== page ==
these people haven’t had the chance to cycle before, and this project lets them put their abilities to the test and make wonderful progress. The sense of achievement they get from them getting on the bikes is palpable.” Vision Redbridge has been keen to maximise use of the bikes and, in conjunction with LCC, organised an event in September.

Event success Again more than 40 people participated, including representatives from disability groups and organisations, the local community and service-users from the local Mildmay and Woodbine day-care centres. Michelle Wood, Redbridge Sports Development Officer was pleased to see such a big turnout and hopes the event will encourage even more groups to access the service: “It’s really important that venues like this are accessible and provide services for people of all abilities.” Vision Redbridge doesn’t charge for the use of the bikes, and three members of its staff have been trained to instruct all-ability cyclists via London disability specialists Bikeworks. The course provides experience of working with people of all abilities, identifying potential risks and allocating bikes most suited to an individual’s needs.

VISION ON: all-ability riders can now enjoy sessions in east London

HOW IT WORKS LCC is influential in spreading cycling culture to harder-toreach communities in London. We work closely with TfL and the Big Lottery Fund to manage the Community Cycling Fund for London, a scheme that awards grants of up to £5,000 from an overall total of nearly £250,000.

LCC members can enjoy up to 15% off bikes, parts and servicing at over 120 Greater London bike shops — visit for a clickable map and shop details December 2009-January 2010

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How to

Keep riding this winter November is a month that sees many cyclists put their bikes away until spring. Mike Cavenett gives a few hints on keeping cool about the cold


inter has something of a bad reputation in this country. Yet the truth is that one of the great things about London is the weather — because it’s never too hot, nor ever too cold for riding your bike. When the sun’s blazing, your own manufactured breeze keeps you perfectly cool, while even in the depths of winter the temperature rarely troubles to get below zero. In the aftermath of January’s freak snowstorms, cyclists were some of the only ones to get to work. Do you really want to swap the open road for packed public transport with its swine flu and other germs? Not us.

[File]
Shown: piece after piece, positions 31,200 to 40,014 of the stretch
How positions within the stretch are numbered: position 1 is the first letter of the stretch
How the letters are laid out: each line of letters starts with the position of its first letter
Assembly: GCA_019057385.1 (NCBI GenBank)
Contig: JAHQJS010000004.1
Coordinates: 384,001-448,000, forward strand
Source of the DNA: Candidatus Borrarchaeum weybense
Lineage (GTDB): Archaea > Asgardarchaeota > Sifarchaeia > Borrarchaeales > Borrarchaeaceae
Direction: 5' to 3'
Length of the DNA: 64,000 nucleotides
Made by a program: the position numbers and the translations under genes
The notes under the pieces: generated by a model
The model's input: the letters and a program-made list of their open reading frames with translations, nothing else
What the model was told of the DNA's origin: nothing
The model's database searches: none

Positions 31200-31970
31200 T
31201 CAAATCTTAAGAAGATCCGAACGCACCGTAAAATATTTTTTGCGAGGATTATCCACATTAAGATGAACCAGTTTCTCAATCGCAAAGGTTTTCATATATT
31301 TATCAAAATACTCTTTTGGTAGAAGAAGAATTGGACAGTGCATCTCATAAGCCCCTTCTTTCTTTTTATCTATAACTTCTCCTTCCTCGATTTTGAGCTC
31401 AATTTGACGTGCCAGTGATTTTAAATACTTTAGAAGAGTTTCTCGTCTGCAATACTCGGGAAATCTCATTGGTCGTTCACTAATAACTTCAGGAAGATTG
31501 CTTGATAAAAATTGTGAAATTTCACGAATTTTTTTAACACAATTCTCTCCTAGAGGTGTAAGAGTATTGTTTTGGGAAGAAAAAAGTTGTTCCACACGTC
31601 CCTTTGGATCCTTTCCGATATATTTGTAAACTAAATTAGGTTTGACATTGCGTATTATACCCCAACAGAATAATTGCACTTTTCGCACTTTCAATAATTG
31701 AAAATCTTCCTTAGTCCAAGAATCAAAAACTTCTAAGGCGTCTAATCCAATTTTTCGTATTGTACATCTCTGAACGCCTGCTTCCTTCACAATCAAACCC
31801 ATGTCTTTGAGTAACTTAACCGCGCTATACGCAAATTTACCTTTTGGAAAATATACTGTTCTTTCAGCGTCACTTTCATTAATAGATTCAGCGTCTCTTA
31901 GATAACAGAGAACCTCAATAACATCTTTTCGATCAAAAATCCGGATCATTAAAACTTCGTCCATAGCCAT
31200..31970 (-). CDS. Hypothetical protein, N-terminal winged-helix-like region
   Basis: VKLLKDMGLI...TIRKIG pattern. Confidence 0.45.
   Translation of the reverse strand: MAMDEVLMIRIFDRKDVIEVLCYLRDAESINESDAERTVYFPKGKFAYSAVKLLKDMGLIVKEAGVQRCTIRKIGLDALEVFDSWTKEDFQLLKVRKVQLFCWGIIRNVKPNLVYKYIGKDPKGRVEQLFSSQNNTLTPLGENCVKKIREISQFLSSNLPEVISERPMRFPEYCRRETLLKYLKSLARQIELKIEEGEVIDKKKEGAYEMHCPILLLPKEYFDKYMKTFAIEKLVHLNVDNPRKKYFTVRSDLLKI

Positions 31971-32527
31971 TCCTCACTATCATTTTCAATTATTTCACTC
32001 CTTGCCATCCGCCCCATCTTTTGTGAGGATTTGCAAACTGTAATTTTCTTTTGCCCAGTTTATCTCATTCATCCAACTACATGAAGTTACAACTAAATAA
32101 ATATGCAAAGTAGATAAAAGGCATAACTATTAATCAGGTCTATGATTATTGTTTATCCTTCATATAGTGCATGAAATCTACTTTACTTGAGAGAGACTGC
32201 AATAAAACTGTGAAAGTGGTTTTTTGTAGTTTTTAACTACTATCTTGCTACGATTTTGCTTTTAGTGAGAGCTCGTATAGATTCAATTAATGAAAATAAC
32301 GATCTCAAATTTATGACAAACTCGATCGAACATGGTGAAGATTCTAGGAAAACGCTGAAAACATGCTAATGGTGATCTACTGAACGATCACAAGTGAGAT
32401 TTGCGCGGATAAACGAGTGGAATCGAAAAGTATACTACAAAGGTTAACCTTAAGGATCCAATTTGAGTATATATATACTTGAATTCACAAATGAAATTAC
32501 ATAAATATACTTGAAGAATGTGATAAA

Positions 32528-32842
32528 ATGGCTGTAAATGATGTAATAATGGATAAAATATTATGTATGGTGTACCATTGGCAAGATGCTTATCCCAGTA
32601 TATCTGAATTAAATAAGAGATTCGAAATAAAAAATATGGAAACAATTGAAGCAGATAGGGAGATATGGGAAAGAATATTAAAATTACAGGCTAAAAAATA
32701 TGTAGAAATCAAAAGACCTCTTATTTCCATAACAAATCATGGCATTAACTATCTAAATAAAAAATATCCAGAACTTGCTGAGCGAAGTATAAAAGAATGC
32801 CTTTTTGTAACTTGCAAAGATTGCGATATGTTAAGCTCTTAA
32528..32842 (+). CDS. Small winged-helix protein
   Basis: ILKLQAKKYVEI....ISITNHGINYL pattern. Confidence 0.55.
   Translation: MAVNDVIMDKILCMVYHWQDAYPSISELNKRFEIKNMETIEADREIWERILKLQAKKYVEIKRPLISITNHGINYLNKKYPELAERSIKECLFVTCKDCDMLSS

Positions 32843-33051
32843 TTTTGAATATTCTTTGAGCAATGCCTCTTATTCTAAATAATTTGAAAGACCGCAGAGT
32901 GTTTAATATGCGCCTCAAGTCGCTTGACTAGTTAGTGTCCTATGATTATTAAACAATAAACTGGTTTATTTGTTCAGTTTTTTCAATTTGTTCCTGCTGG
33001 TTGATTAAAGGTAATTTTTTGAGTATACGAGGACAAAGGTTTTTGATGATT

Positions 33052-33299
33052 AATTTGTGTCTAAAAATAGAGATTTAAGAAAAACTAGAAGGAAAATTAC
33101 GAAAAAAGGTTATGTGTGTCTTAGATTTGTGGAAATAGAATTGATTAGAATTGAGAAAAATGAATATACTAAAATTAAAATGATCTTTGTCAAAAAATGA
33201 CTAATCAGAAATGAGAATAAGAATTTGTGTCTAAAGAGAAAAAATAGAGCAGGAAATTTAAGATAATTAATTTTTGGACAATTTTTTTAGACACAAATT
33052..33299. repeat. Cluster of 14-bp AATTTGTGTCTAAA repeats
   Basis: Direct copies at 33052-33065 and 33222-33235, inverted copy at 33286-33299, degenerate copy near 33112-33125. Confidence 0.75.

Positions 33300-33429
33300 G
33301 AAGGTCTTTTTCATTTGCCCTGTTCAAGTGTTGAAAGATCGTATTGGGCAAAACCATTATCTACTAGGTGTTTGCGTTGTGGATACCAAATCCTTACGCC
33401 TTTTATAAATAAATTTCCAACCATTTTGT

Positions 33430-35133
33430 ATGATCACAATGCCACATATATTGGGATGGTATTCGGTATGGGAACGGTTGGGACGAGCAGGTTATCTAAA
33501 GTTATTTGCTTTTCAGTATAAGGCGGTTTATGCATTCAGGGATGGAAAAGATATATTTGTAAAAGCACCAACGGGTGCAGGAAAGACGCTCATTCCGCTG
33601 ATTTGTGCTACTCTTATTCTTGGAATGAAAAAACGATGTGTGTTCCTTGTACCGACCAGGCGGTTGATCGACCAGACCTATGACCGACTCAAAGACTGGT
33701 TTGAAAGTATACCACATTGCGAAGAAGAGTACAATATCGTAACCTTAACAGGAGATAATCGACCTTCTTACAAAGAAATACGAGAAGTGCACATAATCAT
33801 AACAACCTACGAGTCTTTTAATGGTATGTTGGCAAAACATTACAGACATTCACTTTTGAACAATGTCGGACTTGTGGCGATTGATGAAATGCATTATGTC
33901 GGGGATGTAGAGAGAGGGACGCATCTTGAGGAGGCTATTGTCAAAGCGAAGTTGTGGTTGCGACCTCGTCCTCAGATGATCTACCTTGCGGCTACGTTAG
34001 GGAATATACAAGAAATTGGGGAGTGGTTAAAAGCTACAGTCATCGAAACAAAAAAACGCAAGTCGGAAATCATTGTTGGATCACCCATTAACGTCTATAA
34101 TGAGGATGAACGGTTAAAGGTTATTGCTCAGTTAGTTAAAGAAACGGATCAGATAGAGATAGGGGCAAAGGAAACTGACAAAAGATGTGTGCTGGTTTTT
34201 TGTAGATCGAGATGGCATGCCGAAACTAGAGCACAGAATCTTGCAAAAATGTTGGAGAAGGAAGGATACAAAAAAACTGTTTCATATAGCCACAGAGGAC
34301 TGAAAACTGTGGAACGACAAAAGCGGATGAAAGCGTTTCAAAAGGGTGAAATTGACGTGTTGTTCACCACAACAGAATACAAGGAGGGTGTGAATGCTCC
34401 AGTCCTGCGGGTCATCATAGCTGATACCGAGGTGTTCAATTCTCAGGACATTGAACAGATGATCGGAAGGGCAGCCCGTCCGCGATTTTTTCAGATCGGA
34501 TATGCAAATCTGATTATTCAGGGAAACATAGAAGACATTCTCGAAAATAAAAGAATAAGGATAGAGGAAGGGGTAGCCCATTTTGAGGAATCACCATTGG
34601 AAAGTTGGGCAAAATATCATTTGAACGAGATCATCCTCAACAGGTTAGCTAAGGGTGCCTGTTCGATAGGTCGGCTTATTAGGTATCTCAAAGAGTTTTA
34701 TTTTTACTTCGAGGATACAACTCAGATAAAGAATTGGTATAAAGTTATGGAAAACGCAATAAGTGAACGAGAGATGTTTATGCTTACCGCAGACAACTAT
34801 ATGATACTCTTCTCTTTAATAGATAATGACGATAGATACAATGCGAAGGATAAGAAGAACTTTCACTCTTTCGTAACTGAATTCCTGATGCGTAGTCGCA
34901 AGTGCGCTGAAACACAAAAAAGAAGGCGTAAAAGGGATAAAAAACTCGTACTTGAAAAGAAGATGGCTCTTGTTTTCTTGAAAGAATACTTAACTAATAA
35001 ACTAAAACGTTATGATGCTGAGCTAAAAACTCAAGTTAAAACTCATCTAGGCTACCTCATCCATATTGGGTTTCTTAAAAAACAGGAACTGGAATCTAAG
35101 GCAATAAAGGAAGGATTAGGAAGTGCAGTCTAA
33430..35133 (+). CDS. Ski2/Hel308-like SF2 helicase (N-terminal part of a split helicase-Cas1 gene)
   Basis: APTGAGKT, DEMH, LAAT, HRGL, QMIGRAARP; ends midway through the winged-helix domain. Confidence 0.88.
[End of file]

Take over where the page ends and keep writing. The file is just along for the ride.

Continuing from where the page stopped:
Follow Danish example It’s interesting that Copenhagen has winters with similar temperatures to London, but more snow and even shorter days. Yet a much higher proportion of Danes cycle year round. Its 400,000 winter cyclists can’t all be extreme sports nuts, so maybe riding in the cold just isn’t that bad after all? Figures that might surprise some include the fact that in London we typically have the same number of rainy days in August as in November. And — thanks to Boris for this stat — it’s only actually raining in London a mere six percent of the time. 54

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Now, no-one is suggesting it’s okay to ignore the changing seasons and flit around in a crop-top in December. In fact, rather than ignoring the changes, when you cycle you become more attuned to the weather and more likely to appreciate the good stuff when it comes along. There’s nothing like riding to work on a gloriously sunny winter’s morning, feeling somehow like you’ve cheated the system a little, getting something you maybe shouldn’t have. Cycling in the morning (whether it’s sunny or not) also gives you valuable exposure to daylight, which can improve the mood of many of us who are stuck working inside most of the day. Yes, having some specific winter gear is important. However, one has to keep the season in perspective; on most days a stout pair of shoes, a breathable jacket and some gloves will keep the cold out well enough. A hat, inside or outside your helmet if you wear one, retains vital warmth.